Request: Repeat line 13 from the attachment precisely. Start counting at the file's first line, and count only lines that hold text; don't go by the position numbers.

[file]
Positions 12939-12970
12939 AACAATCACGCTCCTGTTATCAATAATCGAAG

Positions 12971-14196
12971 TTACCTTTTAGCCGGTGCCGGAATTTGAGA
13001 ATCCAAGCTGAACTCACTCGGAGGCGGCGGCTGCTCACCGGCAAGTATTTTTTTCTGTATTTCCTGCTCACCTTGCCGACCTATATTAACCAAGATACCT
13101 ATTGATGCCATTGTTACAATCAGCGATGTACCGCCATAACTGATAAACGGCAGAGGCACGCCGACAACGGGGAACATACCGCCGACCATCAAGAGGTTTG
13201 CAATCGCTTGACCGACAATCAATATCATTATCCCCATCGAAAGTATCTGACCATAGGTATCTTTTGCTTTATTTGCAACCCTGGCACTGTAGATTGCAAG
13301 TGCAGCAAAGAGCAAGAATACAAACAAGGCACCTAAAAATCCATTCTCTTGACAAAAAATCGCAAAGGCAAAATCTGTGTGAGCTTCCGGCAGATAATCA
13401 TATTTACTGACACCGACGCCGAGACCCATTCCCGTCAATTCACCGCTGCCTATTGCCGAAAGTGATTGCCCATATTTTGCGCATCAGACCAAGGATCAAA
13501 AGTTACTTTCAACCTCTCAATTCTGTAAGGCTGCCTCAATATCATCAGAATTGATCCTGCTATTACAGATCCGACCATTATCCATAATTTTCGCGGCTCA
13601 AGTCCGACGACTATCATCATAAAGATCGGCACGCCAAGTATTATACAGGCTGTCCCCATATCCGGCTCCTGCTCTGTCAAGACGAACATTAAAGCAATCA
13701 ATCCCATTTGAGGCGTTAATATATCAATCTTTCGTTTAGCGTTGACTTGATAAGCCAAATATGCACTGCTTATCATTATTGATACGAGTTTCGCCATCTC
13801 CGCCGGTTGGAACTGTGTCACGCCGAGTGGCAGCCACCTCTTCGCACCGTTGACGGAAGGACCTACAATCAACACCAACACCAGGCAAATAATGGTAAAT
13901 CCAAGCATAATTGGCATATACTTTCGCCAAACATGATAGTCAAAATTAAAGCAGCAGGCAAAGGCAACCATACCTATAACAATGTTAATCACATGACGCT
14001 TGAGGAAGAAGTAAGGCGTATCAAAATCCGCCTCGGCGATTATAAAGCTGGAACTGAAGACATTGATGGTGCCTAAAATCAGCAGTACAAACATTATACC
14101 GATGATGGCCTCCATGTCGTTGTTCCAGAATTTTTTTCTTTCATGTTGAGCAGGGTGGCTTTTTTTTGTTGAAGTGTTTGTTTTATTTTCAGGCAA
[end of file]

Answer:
13801 CGCCGGTTGGAACTGTGTCACGCCGAGTGGCAGCCACCTCTTCGCACCGTTGACGGAAGGACCTACAATCAACACCAACACCAGGCAAATAATGGTAAAT